In Sophocles’ tragedy, Oedipus relentlessly pursues the truth of his own ancestry and actions in the past, making this play a tragedy of action in which, in the end, the king goes into exile, believing that he has killed his own father and had incest with his own mother. While this latter conclusion is not debatable, it is questionable whether or not Oedipus killed his father, and he could be innocent. All the proof is that he killed his father is from the seer and prophet Tiresias.
his fears and suspicions and discover the truth, which is his fate, he is doomed in doing so. “To his mother son and husband both, he sowed the loins his father sowed, he spilled his father’s blood! Go in and reflect on that, solve that, and if you feel I’ve lied from this day onward call the prophet blind” (Sophocles). All Oedipus knows is that he killed a man at a crossroads: there was no direct communication between them, and no recognition.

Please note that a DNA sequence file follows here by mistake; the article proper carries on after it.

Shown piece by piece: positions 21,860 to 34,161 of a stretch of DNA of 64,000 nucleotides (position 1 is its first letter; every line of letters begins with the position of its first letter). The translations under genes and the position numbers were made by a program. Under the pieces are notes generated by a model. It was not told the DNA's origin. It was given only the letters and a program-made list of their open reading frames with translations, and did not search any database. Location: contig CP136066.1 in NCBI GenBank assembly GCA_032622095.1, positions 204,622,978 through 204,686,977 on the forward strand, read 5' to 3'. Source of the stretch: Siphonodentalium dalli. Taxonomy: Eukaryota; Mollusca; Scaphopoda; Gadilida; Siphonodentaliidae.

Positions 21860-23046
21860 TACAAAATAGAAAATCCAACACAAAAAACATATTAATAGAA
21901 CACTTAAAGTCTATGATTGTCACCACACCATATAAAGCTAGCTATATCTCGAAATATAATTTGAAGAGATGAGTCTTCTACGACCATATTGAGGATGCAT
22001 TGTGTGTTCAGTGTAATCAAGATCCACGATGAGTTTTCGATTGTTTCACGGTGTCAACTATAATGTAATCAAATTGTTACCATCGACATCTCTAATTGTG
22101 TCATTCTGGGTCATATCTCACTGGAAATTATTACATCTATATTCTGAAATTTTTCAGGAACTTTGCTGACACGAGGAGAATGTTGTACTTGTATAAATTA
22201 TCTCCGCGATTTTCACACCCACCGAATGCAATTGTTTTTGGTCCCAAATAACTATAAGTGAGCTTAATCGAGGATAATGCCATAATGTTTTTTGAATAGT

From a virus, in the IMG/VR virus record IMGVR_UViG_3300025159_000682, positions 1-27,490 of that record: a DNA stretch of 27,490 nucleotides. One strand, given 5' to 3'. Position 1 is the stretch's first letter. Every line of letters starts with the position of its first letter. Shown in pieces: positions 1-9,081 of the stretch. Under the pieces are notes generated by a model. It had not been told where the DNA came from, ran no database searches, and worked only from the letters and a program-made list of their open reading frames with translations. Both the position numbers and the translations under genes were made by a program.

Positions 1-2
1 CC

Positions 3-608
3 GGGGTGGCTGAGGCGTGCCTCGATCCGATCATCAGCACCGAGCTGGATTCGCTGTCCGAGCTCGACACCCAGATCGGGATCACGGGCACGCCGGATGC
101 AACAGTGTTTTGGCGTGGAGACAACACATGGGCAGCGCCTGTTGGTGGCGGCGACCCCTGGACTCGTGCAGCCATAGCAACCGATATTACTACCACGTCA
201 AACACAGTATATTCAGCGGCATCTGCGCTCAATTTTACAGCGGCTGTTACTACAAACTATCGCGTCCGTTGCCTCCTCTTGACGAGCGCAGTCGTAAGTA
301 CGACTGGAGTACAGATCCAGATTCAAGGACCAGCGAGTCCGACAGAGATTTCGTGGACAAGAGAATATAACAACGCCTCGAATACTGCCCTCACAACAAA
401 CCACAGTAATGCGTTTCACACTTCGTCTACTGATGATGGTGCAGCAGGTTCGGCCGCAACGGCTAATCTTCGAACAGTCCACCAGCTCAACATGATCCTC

One would think that Oedipus, however metaphorically blind he may be at this point, still has eyes enough to recognize his own father. His own obsessive seeking of the truth could also contribute to the fallacious assumption that Oedipus makes, without proof, that he has indeed killed his own father. In pursuing the answers to his own tragedy obsessively, Oedipus becomes a sympathetic figure who is blind to the possible truth, and accepts that he has killed his father without having overwhelming proof.
There is still a reasonable doubt that the person at the crossroads could have been a complete stranger. But Oedipus’ will demands that he use his essential nature to fight against destiny, and this makes him somewhat blind to the facts. There is no proof beyond the shadow of a doubt that Oedipus has really killed his own father. It is simply what Oedipus believes. Sophocles (2005). Oedipus the King. Norton Anthology of Literature. New York: Norton.